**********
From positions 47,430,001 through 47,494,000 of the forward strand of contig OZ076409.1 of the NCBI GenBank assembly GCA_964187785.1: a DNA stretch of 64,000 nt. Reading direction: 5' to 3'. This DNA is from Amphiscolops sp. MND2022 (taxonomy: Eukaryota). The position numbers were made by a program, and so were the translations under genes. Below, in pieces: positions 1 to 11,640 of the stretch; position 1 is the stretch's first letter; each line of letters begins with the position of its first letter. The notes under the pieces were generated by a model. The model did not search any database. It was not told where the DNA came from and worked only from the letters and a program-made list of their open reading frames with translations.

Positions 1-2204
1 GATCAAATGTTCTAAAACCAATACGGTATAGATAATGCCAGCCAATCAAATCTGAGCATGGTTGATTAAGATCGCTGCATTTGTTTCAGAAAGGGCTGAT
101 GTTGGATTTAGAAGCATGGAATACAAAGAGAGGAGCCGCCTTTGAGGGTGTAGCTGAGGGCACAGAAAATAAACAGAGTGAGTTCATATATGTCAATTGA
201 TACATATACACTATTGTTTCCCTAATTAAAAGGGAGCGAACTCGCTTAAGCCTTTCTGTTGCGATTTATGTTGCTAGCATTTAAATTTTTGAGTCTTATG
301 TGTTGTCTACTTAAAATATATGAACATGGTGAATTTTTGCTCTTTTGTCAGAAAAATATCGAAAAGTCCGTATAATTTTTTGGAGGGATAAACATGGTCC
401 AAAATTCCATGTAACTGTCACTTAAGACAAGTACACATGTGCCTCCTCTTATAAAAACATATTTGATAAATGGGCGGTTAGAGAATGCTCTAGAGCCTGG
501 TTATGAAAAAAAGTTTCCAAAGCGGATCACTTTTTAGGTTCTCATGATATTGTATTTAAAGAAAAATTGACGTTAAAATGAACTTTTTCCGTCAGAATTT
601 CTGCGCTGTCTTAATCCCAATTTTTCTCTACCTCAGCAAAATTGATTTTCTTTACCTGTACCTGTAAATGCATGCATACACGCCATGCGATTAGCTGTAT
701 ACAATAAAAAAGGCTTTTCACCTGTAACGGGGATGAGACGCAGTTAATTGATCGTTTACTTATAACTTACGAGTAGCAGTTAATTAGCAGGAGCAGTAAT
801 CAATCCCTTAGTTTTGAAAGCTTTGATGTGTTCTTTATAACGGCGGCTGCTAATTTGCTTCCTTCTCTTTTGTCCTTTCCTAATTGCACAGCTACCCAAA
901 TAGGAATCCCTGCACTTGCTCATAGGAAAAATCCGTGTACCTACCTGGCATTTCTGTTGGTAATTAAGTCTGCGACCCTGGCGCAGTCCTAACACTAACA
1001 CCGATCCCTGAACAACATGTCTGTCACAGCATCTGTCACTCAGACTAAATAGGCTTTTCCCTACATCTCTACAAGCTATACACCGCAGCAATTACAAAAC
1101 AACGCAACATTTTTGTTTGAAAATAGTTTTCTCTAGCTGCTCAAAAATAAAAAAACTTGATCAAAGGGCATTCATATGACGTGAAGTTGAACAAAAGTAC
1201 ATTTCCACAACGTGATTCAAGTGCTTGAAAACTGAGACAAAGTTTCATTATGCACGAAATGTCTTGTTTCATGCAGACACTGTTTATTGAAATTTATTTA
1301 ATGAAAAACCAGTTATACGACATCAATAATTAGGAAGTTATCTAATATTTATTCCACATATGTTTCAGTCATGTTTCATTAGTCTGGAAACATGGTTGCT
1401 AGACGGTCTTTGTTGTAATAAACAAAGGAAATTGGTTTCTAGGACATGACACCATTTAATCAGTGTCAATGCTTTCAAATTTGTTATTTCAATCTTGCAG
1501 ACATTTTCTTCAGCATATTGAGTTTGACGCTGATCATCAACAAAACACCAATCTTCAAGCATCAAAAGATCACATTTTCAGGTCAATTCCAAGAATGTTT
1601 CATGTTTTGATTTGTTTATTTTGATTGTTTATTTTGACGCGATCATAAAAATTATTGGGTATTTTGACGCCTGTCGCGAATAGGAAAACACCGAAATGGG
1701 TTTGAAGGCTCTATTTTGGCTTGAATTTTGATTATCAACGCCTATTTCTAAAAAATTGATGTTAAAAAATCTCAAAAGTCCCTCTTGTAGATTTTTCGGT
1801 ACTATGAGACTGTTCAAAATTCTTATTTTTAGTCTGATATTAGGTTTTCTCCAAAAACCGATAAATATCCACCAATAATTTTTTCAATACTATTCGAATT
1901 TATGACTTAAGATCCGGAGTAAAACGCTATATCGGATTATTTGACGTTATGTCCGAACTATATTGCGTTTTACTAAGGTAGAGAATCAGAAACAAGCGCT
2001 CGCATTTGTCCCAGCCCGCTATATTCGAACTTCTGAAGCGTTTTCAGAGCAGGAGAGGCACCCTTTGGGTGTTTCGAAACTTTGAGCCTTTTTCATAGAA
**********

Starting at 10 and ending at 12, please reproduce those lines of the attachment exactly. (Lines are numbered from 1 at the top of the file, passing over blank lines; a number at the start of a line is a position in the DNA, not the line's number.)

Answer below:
701 ACAATAAAAAAGGCTTTTCACCTGTAACGGGGATGAGACGCAGTTAATTGATCGTTTACTTATAACTTACGAGTAGCAGTTAATTAGCAGGAGCAGTAAT
801 CAATCCCTTAGTTTTGAAAGCTTTGATGTGTTCTTTATAACGGCGGCTGCTAATTTGCTTCCTTCTCTTTTGTCCTTTCCTAATTGCACAGCTACCCAAA
901 TAGGAATCCCTGCACTTGCTCATAGGAAAAATCCGTGTACCTACCTGGCATTTCTGTTGGTAATTAAGTCTGCGACCCTGGCGCAGTCCTAACACTAACA